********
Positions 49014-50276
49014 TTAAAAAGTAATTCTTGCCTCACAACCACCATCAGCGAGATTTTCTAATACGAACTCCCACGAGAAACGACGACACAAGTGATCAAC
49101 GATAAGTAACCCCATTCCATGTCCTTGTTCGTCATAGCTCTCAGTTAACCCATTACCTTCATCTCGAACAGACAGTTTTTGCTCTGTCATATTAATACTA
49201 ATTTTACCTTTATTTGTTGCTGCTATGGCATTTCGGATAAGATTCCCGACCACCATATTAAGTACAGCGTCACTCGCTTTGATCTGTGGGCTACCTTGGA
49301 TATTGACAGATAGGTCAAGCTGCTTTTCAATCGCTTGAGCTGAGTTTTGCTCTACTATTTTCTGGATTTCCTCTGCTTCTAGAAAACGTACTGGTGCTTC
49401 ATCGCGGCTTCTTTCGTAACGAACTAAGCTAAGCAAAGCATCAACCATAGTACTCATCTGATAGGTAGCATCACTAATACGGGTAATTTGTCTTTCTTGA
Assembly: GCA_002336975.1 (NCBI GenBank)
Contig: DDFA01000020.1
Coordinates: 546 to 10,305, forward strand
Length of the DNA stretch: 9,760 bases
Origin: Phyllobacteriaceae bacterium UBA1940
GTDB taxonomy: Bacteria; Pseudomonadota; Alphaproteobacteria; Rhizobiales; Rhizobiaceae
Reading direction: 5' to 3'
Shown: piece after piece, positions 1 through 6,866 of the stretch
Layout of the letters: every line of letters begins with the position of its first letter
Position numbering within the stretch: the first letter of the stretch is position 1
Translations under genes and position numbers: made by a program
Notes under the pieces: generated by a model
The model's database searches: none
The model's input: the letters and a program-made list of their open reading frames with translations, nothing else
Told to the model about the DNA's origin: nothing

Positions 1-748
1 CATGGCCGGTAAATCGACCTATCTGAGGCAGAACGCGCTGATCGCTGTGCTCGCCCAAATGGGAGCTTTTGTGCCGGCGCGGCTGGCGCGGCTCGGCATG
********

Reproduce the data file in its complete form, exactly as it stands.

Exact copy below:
Positions 49014-50276
49014 TTAAAAAGTAATTCTTGCCTCACAACCACCATCAGCGAGATTTTCTAATACGAACTCCCACGAGAAACGACGACACAAGTGATCAAC
49101 GATAAGTAACCCCATTCCATGTCCTTGTTCGTCATAGCTCTCAGTTAACCCATTACCTTCATCTCGAACAGACAGTTTTTGCTCTGTCATATTAATACTA
49201 ATTTTACCTTTATTTGTTGCTGCTATGGCATTTCGGATAAGATTCCCGACCACCATATTAAGTACAGCGTCACTCGCTTTGATCTGTGGGCTACCTTGGA
49301 TATTGACAGATAGGTCAAGCTGCTTTTCAATCGCTTGAGCTGAGTTTTGCTCTACTATTTTCTGGATTTCCTCTGCTTCTAGAAAACGTACTGGTGCTTC
49401 ATCGCGGCTTCTTTCGTAACGAACTAAGCTAAGCAAAGCATCAACCATAGTACTCATCTGATAGGTAGCATCACTAATACGGGTAATTTGTCTTTCTTGA
Assembly: GCA_002336975.1 (NCBI GenBank)
Contig: DDFA01000020.1
Coordinates: 546 to 10,305, forward strand
Length of the DNA stretch: 9,760 bases
Origin: Phyllobacteriaceae bacterium UBA1940
GTDB taxonomy: Bacteria; Pseudomonadota; Alphaproteobacteria; Rhizobiales; Rhizobiaceae
Reading direction: 5' to 3'
Shown: piece after piece, positions 1 through 6,866 of the stretch
Layout of the letters: every line of letters begins with the position of its first letter
Position numbering within the stretch: the first letter of the stretch is position 1
Translations under genes and position numbers: made by a program
Notes under the pieces: generated by a model
The model's database searches: none
The model's input: the letters and a program-made list of their open reading frames with translations, nothing else
Told to the model about the DNA's origin: nothing

Positions 1-748
1 CATGGCCGGTAAATCGACCTATCTGAGGCAGAACGCGCTGATCGCTGTGCTCGCCCAAATGGGAGCTTTTGTGCCGGCGCGGCTGGCGCGGCTCGGCATG